TRIGR – 10 Year Antibody and Glucose Tolerance Test

The fear of any parent with a chronic disease is that they will pass it on to their children.  While I have learned to live with T1D, and my wife has learned to tolerate me…..The last thing we want is for our children to bear the burden of living with the same hurdles in life I have had to.

The TRIGR study is a prevention study focused on the comparison between breast fed children, during the first year after birth, and those who drink cow’s milk based formula.  The hypothesis is that the cow’s milk based formula, having more complex proteins than human milk, tax the system and increase the risk of developing diabetes for those children with the genetic markers, and therefore, are already at risk.

Knowing the risk, we enrolled in this study through my childhood Endocrinologist and researcher, Dr. Dorothy Becker.  She always told my parents and I, “My job is to myself out of a job”.  That’s the same line she uses today.

They took a sample from the cord blood at birth, to determine whether or not Jake had the genetic predisposition, or the marker, to develop T1D.  Honestly, I enrolled in the study, not to have the annual blood work done, but to hopefully get kicked out of the study because he didn’t have the marker.  No such luck.





Jake - After 1st Blood Draw

So, every year, around his birthday, Jake endures a blood draw to test his blood glucose and to have his blood tested for antibodies known to cause T1D.  There are five (5) antibodies, that in combinations of 2 or more, are known to increase the risk of developing T1D.  The risk rises from 5% to 50%.

Two years ago, Jake started developing two (2) of the antibodies and those same antibodies were visible last year as well.  I’m not flat out saying that my wife and I are a nervous bunch, but there is a reason we fight to raise money for JDRF.







This year, in addition to the blood draw, he also had to have a glucose tolerance test.  Similar to the pne high risk Mom’s take when they are tested for gestational diabetes.  It is fasting, they take your blood, then make you drink a gross, sugary drink and then return for more blood later.  He drank the drink and hardly complained.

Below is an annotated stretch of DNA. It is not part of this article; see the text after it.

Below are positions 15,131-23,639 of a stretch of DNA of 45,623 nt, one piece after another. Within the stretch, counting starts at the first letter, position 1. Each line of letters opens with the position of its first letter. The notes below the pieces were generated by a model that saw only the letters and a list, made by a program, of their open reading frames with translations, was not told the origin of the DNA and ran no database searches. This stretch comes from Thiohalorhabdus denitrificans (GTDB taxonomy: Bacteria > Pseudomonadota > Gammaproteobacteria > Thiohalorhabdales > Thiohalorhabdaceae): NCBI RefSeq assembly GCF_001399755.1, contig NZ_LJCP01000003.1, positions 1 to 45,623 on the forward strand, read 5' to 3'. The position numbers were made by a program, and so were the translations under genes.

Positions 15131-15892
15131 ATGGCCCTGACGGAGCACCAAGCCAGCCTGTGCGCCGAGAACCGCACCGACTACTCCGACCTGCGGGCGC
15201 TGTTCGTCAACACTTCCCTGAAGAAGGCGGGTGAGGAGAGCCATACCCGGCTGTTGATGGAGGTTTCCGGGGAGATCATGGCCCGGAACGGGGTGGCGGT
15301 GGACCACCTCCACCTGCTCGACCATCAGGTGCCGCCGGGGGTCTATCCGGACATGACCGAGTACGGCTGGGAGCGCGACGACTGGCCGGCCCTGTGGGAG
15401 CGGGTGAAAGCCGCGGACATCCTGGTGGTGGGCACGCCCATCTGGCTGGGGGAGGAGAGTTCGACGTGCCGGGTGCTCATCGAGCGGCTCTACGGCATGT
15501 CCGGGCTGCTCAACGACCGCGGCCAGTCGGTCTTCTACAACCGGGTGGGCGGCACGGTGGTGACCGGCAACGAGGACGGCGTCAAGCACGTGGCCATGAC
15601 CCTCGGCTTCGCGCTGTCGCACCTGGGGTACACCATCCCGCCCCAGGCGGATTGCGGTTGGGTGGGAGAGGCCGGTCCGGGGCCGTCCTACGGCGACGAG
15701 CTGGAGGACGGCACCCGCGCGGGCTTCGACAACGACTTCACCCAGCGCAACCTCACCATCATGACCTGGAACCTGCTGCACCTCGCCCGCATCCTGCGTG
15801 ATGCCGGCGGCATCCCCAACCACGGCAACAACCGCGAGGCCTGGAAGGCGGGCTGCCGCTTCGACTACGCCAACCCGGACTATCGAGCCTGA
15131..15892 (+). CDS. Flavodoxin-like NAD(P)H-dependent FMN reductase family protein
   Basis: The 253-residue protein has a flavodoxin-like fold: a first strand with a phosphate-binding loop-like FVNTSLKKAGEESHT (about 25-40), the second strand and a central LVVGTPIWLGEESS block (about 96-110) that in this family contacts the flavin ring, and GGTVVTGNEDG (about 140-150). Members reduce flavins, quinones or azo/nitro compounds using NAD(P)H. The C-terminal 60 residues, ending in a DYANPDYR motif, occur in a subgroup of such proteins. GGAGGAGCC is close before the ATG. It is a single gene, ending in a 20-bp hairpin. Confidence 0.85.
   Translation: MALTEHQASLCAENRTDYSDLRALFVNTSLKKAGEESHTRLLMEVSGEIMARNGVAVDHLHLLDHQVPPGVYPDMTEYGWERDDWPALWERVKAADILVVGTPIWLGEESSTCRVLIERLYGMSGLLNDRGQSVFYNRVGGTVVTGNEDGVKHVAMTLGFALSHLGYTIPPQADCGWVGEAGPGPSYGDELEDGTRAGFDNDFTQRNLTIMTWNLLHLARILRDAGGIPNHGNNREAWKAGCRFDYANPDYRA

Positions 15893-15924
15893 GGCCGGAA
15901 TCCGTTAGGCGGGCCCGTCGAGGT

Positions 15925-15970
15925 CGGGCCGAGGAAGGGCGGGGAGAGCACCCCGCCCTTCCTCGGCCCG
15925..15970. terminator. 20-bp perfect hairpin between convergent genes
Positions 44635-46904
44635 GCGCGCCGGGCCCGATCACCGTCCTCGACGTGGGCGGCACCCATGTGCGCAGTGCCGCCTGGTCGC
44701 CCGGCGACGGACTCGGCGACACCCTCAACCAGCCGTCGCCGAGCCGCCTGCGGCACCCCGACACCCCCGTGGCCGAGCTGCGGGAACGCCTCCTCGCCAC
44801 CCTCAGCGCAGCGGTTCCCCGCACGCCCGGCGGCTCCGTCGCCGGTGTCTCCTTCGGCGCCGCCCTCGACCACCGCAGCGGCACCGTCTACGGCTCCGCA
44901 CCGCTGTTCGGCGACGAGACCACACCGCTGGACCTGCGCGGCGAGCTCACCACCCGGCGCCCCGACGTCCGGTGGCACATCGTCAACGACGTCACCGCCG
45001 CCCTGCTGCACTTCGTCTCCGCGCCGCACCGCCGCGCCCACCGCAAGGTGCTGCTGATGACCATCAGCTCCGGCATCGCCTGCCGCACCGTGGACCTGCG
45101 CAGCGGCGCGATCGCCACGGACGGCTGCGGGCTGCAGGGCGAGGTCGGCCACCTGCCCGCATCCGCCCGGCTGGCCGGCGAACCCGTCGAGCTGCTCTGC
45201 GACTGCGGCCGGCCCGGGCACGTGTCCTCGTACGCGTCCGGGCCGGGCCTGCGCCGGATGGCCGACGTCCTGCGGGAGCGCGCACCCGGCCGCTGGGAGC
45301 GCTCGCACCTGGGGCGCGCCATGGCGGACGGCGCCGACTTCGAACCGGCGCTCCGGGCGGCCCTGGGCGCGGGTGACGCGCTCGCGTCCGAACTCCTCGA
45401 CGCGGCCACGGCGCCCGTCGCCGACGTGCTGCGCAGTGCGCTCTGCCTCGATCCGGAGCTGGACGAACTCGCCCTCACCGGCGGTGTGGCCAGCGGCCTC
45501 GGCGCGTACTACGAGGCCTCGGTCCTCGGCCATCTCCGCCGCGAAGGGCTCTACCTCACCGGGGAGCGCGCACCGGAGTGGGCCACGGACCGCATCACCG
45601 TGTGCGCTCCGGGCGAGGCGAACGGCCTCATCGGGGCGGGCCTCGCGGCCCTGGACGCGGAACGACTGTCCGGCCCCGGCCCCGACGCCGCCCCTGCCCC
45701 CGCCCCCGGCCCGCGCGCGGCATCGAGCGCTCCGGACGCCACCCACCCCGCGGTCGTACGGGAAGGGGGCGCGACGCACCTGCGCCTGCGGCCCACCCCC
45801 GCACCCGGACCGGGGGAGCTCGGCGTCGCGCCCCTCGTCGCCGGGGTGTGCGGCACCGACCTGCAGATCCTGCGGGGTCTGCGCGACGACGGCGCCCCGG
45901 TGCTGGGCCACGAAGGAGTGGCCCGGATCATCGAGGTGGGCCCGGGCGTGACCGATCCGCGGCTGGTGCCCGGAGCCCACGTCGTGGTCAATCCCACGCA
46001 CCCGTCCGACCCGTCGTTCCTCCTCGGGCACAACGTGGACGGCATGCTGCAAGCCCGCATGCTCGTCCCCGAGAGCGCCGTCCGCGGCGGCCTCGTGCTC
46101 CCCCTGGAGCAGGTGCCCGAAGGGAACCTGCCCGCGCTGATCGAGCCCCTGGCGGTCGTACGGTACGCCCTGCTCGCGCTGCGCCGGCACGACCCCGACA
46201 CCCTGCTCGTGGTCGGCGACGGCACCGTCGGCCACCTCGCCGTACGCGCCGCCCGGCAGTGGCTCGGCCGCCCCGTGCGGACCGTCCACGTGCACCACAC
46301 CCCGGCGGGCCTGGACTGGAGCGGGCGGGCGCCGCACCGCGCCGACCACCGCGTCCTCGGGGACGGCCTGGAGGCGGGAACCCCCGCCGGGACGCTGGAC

So, random thoughts.  My daughter also has the same antibodies being produced by her immune system.  She has been tested in the TrialNet study.  I wonder…..are these the antibodies that my body produces?  Or produced prior to my diagnosis?  We don’t know.  I’ve never been tested for antibodies.  When I was diagnosed 30 years ago, they didn’t have antibody tests.







The first blood draw showed a blood glucose of 90.  The second draw, unfortunately, they didn’t test his blood at the house.  They will be doing so at the lab.  So we wait for the results.  We also have to wait 4-6 weeks for the antibody results to come back.  Again, not too anxious…yeah right.

The benefit of having our children in these studies is that they are finding, for those who are diagnosed with T1D, they are being diagnosed without traumatic events.  Instead, they are being diagnosed during or after these screenings, prior to any significant diminishing health status and without ER visits.

Within the next year, they TRIGR research team is going to be releasing the first round of results.  The intent is to gain knowledge about how we might be able to reduce the risk for those we know are at risk.  And with 80 people being diagnosed every day (40 kids and 40 adults) there is an increase in prevalence, and this information is severely needed.

For more information on the JDRF, please visit

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